Another gas that certain bacteria can create is hydrogen sulfide, but this type of SIBO has no name. Fermentation can cause a variety of IBS symptoms, including diarrhea from hydrogen and hydrogen sulfide production and constipation from methane production, but both or neither can occur.

In addition to causing digestive pain, gas production damages the intestinal wall lining, resulting in poor fat, carbohydrate, and protein absorption, resulting in “leaky gut.” This results in vitamin deficits, the most severe of which is B-12 deficiency, which causes weakness and weariness (and in advanced cases, mental confusion).

To treat SIBO and IMO, it’s critical to understand how and why bacteria or archaea begin to overgrow in the small intestine. Despite the fact that they’re digestive problems, they’re virtually usually an indication of another problem: motility dysfunction, or food transit through the small intestine that’s too slow.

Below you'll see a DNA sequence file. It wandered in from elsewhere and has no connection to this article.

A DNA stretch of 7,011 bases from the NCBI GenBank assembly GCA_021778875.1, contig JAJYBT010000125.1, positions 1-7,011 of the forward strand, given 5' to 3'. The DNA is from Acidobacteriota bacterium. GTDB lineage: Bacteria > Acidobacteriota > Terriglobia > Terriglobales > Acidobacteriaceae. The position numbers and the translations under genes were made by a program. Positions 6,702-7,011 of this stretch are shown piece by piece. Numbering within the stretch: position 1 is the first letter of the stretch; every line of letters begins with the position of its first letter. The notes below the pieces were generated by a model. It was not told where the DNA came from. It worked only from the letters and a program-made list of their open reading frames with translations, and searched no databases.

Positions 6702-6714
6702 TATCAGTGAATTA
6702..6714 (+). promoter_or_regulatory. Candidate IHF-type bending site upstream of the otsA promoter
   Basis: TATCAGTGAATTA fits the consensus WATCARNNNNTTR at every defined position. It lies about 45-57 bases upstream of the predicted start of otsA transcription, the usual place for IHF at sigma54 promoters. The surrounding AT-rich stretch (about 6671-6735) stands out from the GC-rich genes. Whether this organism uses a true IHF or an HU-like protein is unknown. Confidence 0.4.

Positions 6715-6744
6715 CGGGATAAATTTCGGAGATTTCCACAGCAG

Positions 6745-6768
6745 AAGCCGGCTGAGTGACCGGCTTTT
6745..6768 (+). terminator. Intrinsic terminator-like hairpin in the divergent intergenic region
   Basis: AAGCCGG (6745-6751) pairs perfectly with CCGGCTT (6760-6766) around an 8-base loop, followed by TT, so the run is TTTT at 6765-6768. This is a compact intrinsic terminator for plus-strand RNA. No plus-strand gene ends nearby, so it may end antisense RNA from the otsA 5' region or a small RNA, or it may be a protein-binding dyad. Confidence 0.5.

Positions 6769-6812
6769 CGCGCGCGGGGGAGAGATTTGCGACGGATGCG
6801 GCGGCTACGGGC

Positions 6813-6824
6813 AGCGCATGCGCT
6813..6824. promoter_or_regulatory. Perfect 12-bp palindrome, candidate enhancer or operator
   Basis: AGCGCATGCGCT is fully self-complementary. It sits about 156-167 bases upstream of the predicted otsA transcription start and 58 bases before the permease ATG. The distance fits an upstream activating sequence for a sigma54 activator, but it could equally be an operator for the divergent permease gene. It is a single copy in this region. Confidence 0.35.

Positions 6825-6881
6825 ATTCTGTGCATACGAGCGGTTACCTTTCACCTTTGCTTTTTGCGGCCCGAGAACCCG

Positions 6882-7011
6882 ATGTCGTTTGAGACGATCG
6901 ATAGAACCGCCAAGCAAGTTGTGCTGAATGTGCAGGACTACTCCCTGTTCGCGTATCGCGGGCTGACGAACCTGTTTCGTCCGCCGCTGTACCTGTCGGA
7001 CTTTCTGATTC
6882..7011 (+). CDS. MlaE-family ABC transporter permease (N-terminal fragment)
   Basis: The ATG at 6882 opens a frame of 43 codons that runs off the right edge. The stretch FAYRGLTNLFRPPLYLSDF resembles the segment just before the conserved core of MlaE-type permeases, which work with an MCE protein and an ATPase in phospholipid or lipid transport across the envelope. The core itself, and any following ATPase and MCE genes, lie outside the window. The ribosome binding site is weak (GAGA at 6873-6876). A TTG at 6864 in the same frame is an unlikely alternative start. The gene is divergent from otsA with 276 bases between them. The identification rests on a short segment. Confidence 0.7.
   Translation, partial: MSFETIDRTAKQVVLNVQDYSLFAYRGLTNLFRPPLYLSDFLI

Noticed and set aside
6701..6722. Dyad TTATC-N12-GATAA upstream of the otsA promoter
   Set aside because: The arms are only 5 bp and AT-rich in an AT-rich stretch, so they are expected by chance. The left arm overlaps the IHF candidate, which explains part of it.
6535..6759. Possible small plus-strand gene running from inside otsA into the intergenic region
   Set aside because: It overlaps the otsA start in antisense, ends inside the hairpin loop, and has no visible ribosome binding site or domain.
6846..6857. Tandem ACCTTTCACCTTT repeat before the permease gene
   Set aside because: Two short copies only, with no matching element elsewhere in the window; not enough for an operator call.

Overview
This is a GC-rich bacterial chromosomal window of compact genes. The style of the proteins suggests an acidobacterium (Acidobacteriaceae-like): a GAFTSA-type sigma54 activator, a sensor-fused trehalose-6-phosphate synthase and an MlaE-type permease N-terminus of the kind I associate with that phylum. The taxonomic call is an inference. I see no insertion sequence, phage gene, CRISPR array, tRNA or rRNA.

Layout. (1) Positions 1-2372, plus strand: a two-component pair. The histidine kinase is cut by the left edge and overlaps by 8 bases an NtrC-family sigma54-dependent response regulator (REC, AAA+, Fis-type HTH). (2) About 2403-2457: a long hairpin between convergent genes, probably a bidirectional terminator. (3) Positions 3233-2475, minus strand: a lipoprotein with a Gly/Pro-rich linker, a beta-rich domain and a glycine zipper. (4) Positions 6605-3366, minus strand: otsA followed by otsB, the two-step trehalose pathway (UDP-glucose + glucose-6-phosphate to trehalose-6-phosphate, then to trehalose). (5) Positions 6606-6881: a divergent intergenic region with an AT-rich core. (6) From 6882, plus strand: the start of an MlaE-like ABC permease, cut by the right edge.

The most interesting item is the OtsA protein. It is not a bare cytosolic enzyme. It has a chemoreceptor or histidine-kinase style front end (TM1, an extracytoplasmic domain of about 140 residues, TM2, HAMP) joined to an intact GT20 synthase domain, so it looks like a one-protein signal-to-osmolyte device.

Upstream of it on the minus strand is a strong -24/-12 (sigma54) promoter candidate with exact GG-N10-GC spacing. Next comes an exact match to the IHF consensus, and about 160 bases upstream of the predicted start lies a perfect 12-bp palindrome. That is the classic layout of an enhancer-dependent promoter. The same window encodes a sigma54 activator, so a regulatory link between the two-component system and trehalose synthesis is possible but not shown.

Getting to the base of the problem

Patients who call Dr. David Borenstein’s Manhattan Integrative Medicine office have often seen three gastroenterologists without success before coming to him. Treatments were either ineffective, or the SIBO or IMO reappeared after a brief respite. Relapse rates have been reported to be as high as 45 percent in other studies.

“Gastroenterologists are the majority of individuals who treat it,” adds Borenstein, an integrative and functional physician. “They’ll give you an antibiotic,” says the doctor. It works a lot of the time, but the SIBO will return because the main source of the disease isn’t being addressed.”

SIBO and IMO are easy to diagnose. A breath test is a noninvasive process that involves patients blowing into plastic tubes or bags every 30 minutes for three hours after consuming a lactulose substrate to detect hydrogen and methane gas levels (and maybe hydrogen sulfide, depending on the type of test).